The Tehreek-i-Labbaik Pakistan (TLP), a proscribed hardline Islamist group, warned on Sunday that its workers will stage a sit-in in Muridke near the city of Lahore and then move to Islamabad by Tuesday evening.
"The government has gone back on its word thrice. This time we will sit and wait," said a statement issued by the proscribed group's leadership council on Sunday.
Hundreds of TLP workers took to the streets throughout the country to exert pressure on the government for the release of its chief, Hafiz Saad Hussain Rizvi.
"No one will go home until the entire TLP leadership, including chief Saad Hussain Rizvi, comes to the container and makes an announcement," said the statement. "Even if a member of the council says go home without Saad Rizvi, you may shoot that leader too," it added.
Meanwhile, Pakistan Interior Minister Sheikh Rasheed Ahmad said Sunday all the cases against the protestors of TLP will be dropped by Wednesday.
This announcement was made after an eight-hour-long meeting between the arrested Saad Rizvi and the Imran Khan government, ARY News reported.
Rasheed said the ban on TLP will also be reviewed in the days to come. The Pakistani publication also stated that a plan is being devised for the release of its chief Saad Rizvi's release.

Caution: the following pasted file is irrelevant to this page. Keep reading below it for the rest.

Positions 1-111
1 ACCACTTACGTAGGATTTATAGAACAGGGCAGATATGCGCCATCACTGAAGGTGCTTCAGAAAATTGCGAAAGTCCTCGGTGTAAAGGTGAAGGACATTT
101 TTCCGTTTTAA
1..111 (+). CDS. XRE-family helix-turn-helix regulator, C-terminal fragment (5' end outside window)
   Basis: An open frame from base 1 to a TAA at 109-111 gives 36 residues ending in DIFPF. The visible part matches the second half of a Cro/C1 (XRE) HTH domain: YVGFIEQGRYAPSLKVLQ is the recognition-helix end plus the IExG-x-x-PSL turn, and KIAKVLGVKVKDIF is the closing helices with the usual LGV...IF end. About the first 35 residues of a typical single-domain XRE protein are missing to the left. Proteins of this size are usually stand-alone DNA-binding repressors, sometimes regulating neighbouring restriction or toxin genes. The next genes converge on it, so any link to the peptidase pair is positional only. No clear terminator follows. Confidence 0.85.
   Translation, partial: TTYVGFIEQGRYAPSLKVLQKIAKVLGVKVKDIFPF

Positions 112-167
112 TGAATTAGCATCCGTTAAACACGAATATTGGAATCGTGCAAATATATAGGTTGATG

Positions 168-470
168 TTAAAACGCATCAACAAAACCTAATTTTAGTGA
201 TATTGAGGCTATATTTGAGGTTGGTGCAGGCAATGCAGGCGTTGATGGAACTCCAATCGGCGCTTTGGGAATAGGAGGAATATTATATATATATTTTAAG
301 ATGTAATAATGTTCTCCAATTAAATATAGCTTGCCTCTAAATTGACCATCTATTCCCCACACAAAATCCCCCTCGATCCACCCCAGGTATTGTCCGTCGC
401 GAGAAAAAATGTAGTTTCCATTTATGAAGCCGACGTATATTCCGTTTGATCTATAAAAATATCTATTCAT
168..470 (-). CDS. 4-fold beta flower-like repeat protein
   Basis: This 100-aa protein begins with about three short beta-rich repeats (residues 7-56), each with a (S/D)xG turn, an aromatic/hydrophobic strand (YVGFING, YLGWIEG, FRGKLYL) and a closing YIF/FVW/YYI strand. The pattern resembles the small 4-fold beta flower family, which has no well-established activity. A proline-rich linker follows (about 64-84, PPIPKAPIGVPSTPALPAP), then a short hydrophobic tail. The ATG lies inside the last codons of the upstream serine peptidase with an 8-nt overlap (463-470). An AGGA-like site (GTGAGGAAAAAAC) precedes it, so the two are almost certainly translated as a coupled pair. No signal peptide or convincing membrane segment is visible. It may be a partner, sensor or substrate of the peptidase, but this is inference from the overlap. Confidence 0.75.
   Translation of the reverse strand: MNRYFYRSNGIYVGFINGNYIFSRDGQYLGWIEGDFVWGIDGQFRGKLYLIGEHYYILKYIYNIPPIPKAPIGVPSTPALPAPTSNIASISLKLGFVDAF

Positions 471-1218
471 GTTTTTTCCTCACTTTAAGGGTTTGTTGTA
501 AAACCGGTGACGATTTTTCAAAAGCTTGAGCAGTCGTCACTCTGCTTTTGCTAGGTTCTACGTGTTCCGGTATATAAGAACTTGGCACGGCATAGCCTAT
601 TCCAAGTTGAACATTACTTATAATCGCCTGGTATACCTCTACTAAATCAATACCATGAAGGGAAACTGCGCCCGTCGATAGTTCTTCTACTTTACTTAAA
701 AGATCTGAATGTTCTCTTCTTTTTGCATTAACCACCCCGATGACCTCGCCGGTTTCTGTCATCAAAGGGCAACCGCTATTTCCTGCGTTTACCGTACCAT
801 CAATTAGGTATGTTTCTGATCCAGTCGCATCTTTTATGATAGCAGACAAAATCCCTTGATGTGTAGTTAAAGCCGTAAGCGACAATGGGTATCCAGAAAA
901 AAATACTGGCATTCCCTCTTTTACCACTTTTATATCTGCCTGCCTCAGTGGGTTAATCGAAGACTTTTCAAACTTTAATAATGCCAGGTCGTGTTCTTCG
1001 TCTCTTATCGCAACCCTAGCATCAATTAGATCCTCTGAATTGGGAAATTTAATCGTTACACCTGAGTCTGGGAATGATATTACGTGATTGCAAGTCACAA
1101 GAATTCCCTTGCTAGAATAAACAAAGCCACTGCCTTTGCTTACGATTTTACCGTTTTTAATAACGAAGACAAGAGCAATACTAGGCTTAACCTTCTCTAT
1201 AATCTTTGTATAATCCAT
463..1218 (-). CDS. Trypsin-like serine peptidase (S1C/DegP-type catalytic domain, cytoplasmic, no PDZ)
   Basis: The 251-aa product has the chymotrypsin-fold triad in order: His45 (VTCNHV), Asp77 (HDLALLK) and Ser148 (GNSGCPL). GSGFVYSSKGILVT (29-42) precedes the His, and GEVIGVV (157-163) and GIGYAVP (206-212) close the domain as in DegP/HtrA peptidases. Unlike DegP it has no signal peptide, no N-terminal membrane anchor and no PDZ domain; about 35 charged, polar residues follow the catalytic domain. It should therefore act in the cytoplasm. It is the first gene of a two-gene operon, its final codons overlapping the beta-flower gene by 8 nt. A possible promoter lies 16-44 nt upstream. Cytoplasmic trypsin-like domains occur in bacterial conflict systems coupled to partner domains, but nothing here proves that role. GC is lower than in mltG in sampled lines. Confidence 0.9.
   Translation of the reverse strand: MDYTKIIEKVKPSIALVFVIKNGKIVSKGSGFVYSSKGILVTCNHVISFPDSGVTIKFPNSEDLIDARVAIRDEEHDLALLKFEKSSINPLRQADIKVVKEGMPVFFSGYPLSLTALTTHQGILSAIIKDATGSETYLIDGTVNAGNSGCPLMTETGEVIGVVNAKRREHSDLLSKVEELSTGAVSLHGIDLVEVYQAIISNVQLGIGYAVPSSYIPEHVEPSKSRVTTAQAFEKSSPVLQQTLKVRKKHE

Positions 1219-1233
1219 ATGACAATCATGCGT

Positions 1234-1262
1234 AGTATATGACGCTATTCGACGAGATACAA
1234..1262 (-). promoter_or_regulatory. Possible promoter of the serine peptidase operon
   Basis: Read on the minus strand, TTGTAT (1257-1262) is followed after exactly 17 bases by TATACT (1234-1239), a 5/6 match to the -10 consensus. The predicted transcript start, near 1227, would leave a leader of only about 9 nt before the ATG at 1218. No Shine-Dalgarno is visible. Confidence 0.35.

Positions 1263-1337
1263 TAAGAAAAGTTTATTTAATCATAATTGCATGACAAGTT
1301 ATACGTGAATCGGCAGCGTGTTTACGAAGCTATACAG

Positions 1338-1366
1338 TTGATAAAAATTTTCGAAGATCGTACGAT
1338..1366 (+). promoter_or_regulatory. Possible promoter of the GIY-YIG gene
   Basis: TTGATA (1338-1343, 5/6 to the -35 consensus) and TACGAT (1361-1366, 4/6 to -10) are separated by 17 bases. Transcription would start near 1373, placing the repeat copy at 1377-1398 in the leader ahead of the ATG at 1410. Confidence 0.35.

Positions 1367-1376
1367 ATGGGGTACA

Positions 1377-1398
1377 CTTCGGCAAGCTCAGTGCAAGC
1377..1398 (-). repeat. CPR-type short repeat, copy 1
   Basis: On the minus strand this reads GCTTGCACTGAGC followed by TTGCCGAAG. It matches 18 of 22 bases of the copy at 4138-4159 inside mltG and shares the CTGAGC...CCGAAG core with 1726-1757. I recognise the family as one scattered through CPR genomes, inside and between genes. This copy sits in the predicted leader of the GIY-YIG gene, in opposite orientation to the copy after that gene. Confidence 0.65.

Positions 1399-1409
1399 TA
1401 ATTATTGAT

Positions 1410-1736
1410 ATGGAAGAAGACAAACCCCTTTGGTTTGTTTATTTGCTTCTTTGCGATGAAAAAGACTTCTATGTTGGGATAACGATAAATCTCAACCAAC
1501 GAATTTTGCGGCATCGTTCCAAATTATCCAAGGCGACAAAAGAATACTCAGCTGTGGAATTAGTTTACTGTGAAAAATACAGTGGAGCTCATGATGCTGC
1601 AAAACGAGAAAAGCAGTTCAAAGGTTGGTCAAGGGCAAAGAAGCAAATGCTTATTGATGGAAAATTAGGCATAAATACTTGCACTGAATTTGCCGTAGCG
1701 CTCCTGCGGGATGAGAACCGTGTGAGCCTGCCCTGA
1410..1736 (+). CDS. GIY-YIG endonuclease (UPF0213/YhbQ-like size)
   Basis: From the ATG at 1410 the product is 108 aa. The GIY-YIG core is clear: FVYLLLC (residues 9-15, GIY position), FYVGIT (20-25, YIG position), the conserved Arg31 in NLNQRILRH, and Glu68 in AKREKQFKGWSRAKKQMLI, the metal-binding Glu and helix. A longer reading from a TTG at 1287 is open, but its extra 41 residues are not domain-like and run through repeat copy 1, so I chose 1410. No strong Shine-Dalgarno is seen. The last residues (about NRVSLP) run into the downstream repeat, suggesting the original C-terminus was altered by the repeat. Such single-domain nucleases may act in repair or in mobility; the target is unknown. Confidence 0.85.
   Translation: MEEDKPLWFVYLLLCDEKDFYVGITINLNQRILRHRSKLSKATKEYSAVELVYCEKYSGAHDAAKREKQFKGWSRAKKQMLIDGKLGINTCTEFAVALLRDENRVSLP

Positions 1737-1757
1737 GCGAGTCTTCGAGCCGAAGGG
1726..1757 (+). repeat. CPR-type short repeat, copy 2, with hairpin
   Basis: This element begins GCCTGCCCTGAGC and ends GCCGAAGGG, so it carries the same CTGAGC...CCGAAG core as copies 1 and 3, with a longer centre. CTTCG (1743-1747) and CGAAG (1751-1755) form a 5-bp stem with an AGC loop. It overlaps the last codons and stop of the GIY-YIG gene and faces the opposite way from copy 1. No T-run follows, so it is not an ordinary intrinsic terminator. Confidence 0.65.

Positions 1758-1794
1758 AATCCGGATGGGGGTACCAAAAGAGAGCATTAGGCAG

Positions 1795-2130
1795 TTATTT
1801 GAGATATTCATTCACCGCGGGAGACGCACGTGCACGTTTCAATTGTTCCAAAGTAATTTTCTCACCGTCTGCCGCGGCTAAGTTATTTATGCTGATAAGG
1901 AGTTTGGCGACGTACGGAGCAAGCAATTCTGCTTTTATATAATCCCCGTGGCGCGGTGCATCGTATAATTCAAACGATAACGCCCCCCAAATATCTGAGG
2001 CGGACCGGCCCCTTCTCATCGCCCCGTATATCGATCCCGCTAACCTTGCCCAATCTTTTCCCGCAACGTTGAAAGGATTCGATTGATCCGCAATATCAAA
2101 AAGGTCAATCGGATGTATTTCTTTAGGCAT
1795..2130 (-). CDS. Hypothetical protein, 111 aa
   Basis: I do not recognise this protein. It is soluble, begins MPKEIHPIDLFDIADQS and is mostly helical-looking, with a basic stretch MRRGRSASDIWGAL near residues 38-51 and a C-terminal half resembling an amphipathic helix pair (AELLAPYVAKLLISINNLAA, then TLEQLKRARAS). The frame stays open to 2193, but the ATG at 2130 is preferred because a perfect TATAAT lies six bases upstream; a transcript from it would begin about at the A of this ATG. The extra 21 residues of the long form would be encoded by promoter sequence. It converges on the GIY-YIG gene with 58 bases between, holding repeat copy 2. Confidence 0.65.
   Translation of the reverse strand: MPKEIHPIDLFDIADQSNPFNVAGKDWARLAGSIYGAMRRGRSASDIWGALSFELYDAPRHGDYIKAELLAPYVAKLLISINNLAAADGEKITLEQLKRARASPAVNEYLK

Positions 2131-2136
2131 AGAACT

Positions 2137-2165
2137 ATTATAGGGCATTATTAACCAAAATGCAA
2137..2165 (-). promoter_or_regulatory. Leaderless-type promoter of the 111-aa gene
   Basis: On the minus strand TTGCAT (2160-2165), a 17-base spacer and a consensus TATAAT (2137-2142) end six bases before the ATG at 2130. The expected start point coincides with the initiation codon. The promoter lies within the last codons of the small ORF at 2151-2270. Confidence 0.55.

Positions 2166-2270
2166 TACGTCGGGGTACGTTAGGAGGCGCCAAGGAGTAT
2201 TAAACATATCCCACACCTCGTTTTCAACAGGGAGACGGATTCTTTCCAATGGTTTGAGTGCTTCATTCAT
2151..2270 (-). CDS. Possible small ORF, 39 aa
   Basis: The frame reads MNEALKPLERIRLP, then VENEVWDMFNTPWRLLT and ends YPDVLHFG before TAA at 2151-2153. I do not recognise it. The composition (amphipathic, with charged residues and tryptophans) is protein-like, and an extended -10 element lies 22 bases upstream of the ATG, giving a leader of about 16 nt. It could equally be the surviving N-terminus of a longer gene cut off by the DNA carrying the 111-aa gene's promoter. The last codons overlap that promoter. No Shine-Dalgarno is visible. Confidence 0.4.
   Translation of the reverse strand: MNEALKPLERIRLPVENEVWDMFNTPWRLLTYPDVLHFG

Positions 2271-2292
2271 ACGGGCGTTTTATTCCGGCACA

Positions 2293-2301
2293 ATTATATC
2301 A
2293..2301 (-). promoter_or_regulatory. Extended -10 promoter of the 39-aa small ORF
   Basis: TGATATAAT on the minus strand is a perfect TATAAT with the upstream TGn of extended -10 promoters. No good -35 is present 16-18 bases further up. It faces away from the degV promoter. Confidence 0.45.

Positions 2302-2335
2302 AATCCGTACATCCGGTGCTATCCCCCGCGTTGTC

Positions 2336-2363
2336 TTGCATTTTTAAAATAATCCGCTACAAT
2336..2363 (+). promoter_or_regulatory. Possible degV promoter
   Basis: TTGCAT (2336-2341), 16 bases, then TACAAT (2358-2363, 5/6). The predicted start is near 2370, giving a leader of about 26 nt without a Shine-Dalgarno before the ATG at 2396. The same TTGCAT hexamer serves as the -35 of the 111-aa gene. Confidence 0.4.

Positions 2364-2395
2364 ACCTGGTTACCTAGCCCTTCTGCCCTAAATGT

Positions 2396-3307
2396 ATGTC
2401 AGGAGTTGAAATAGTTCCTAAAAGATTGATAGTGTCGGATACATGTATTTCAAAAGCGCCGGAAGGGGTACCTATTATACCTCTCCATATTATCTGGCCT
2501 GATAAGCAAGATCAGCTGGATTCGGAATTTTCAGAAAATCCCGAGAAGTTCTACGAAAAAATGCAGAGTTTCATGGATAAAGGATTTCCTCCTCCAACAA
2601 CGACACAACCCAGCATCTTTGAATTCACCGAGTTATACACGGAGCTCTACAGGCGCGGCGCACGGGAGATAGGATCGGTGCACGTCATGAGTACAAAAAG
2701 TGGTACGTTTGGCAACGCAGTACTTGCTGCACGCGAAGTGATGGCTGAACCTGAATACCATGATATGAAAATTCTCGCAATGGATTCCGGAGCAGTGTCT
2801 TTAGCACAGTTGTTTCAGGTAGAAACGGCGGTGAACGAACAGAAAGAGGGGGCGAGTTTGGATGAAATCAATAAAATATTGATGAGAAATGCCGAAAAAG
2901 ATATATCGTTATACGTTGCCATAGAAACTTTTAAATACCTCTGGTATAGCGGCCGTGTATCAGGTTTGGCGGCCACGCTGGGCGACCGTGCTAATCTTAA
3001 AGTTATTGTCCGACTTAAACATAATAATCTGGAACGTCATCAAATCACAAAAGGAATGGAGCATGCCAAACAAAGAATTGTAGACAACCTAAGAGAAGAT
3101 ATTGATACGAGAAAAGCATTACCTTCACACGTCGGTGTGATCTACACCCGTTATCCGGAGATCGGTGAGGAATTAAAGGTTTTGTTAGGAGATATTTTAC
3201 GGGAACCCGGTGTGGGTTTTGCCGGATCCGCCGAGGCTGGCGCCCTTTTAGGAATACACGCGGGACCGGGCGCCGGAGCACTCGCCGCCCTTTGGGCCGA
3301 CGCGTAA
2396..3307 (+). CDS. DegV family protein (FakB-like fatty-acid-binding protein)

On Saturday, the Interior Minister returned to his country after he was called back by Imran Khan, to deal with the ongoing security situation in the country.
Pakistan Interior Minister was forced to return to Pakistan after TLP had announced that it will start a "long march" towards Islamabad on Friday against the detention of its chief Hafiz Saad Hussain Rizvi, Pakistani news channel Geo News reported.
Thousands of personnel of various Pakistani forces were deployed on Saturday to stop a possible march to Islamabad by the proscribed hardline Islamist group -- Tehreek-i-Labbik Pakistan (TLP).
"The peaceful Namoos-i-Risalat march of the Tehreek-i-Labbaik Pakistan towards Islamabad will start after Friday prayers" from the TLP's Markaz (headquarters), the statement said, adding that the group also had a "plan B" in case its members were stopped from marching on the capital, Dawn newspaper reported.
The publication stated that the capital administration approached the Pakistan interior ministry to seek personnel of Rangers and the Frontier Constabulary (FC).
The report stated that security personnel were being deployed in and around Red Zone and the Faizabad Interchange. Moreover, a contingent of 200 police personnel each was deployed at the entry points in the city.
This decision was taken by the government after the first round of negotiations held in Lahore concluded without any result. (ANI)